If you just want pizza, you don't have to look very far in Berks County. If you want a slice of authentic New York-style pizza, with its thin, gentle crust — the kind you fold as you eat — you might check out Romeo's Pizza & Pasta in Mohnton.

Romeo's is the latest pizzeria venture by Queens-born-and-raised Mike Hambartsoumian, his fourth such establishment and third in Berks. The West Lawn resident previously owned the defunct New York New York Pizza in Spring Township and, most recently, co-founded Georgio's Pizzeria in West Reading.

A family emergency forced Hambartsoumian to sell his stake in Georgio's and return to New York temporarily. Anybody who knows this "pizzaiola" knew he wouldn't be able to stay out of the kitchen for too long, though.

"My friends are always like, 'Why do you want to work all those crazy hours,'"  Hambartsoumian said of returning to the restaurant industry, where he boasts over two decades of experience. "I love cooking."

Hambartsoumian describes it as his calling, and the dedication to his craft once again is on full display at Romeo's — from the pizza, sandwiches and Italian dinners all the way down to the restaurant itself, which resides in a structure rebuilt from the ground up along West Wyomissing Avenue.

What makes Romeo's Pizza different?

Romeo's isn't the only place in Berks that claims to serve New York-style pizza, but Hambartsoumian's whole deal is going the extra mile to stand out.

"Even the littlest thing, I want it perfect," Hambartsoumian said.

He shows up two hours before opening to start making pizza for the lunch crowd. Everything is impeccably prepared, like Romeo's specialty pizzas, with toppings sprinkled liberally yet distributed evenly over the surface for maximum flavor from each bite, and baked on slightly thicker dough (to handle the added weight) that still manages to feel light and airy.

Buffalo chicken pizza isn't just chicken and wing sauce, but a true specialty experience. There are combinations you don't ordinarily see, like penne alla vodka pizza or pesto potato and chicken pizza. And Grandma Pizza — Romeo's best seller — doesn't even use the same red sauce that goes on the rest of the pies or in Italian entrees.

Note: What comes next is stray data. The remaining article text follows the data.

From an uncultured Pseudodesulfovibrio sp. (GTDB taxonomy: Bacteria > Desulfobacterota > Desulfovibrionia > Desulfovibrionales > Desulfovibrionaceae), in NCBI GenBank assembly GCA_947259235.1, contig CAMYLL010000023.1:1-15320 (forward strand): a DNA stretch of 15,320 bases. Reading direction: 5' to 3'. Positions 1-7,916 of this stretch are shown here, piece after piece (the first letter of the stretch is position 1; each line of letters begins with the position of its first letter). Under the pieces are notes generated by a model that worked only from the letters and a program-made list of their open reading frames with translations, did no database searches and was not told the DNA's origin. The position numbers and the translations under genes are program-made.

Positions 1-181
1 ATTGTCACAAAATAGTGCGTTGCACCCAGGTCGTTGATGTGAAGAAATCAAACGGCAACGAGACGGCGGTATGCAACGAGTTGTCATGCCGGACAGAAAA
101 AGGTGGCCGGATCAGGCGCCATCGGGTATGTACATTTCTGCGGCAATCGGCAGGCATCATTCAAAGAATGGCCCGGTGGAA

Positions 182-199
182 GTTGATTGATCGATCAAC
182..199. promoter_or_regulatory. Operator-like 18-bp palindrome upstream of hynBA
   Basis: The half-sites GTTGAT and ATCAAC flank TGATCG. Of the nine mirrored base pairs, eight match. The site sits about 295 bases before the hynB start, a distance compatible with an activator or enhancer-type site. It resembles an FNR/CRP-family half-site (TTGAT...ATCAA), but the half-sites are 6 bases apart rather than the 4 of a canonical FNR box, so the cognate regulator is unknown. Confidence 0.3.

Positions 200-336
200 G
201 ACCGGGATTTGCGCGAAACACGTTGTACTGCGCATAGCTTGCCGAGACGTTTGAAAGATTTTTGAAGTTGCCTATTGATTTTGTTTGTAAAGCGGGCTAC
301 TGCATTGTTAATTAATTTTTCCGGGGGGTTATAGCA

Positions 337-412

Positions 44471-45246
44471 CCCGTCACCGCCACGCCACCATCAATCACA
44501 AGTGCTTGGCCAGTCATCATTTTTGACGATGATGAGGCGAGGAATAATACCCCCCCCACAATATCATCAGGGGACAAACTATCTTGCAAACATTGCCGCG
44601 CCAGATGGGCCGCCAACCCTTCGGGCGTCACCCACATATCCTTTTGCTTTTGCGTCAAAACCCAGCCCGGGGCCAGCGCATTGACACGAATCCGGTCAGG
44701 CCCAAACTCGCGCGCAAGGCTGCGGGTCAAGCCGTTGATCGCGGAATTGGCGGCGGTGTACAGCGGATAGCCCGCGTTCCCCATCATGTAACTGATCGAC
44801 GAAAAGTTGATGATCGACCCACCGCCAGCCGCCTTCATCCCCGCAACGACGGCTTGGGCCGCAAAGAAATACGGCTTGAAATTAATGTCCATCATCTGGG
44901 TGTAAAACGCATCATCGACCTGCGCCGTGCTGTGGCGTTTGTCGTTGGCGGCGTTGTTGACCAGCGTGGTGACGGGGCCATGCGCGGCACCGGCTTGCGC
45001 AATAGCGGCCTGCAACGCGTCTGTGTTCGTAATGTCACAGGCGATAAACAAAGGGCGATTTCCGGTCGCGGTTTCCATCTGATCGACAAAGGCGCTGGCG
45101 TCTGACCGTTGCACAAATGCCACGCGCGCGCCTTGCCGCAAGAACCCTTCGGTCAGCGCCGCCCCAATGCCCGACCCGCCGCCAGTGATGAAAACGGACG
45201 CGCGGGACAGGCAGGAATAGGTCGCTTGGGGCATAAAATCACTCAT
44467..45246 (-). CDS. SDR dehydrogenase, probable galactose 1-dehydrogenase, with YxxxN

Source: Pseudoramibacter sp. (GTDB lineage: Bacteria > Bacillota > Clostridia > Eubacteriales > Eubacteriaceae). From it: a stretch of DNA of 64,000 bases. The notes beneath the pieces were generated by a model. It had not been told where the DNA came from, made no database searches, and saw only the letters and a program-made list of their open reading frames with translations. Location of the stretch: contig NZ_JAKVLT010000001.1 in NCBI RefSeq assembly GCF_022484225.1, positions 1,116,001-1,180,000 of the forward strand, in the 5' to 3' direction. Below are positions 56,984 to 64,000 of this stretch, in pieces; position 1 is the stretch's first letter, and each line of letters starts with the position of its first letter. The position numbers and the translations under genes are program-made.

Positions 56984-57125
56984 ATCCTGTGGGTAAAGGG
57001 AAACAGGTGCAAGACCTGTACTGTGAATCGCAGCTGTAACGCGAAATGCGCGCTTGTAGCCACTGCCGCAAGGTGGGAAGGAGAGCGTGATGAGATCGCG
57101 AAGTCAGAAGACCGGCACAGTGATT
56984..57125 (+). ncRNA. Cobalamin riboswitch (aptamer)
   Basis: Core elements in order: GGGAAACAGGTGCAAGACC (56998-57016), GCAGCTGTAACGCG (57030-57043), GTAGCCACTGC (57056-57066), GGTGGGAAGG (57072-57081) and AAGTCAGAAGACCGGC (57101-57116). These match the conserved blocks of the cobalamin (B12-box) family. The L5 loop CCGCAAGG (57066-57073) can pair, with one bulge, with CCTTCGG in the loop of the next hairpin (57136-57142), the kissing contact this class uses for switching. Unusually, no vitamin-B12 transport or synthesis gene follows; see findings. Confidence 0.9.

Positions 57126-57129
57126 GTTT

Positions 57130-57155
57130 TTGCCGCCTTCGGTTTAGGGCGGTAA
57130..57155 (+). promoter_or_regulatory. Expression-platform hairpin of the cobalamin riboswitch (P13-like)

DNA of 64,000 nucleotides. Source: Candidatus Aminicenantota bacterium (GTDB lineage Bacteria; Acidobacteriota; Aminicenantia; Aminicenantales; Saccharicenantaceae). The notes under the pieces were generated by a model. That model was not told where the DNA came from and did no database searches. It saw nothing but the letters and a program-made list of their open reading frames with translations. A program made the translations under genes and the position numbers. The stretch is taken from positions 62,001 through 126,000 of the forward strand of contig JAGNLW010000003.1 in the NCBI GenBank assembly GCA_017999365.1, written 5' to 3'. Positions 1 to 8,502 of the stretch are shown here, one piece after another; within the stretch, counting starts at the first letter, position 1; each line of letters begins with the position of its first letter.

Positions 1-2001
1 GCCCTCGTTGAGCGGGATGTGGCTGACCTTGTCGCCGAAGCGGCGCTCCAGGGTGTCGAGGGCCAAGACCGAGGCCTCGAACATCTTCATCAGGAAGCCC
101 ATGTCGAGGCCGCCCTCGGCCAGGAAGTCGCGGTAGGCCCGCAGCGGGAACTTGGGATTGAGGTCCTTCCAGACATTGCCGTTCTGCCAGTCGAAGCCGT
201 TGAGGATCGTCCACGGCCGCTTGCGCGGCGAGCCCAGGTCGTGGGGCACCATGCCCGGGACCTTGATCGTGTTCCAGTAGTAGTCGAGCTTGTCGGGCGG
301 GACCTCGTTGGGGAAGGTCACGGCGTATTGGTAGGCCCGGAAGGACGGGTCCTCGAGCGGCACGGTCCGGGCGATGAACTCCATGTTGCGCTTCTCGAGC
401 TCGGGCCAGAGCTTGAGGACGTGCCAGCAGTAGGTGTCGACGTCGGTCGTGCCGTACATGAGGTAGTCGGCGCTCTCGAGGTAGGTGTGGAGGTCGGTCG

New York-style or not, Hambartsoumian says you don't come across many pizza shops going to these lengths "because it takes time."

"Everybody is looking to make a quick buck, but then the food doesn't have that wow' factor," Hambartsoumian said. "It's a process, but it's well worth it."

The same level of detail goes into Romeo's pastas, which is why some higher-end dishes such as chicken piccata or veal marsala wound up left off the menu. Some dinners will be weekend-only specials instead, because Hambartsoumian realized he can't always be at the restaurant to prepare them himself.

"If it's not good enough for me, why would it be good enough for anybody else," Hambartsoumian said.

From New York City to Berks County

While Hambartsoumian admits he isn't Italian, he learned to cook from Sicilian chefs in the Big Apple, eventually opening his first pizzeria in Manhattan's Financial District, across from the New York Stock Exchange.

But as he began getting acquainted with Berks, visiting often with a friend who had family in the area, Hambartsoumian grew fond of the more laid-back lifestyle.

"It was like a getaway for me," Hambartsoumian said. "You live in New York your whole life, the hustle, the bustle, it's like, OK, you want to take it easy. That's how I ended up staying here."

While New York New York Pizza didn't work out, Hambartsoumian was happy with what he built at Georgio's, maintaining he never would've sold the place had he not been needed back home.

Now, he's back in the game with Romeo's, and doing it in his typical grand style. Hambartsoumian's latest pizzeria — which opened at the end of August — was two years in the making. He purchased then completely gutted and reconstructed a former veterinarian's office.

"This building was condemned," Hambartsoumian said. "It was falling apart. We went through blueprints after blueprints. If you pulled up pictures, you wouldn't even recognize the front of the building."

As you step inside, a large photo of Hambartsoumian's youngest son, Romeo, hangs on the wall. It's become something of a tradition to name the shops for his children, so he laughs when asked if there are any more pizzerias on the way.

"This is the last one," Hambartsoumian said.

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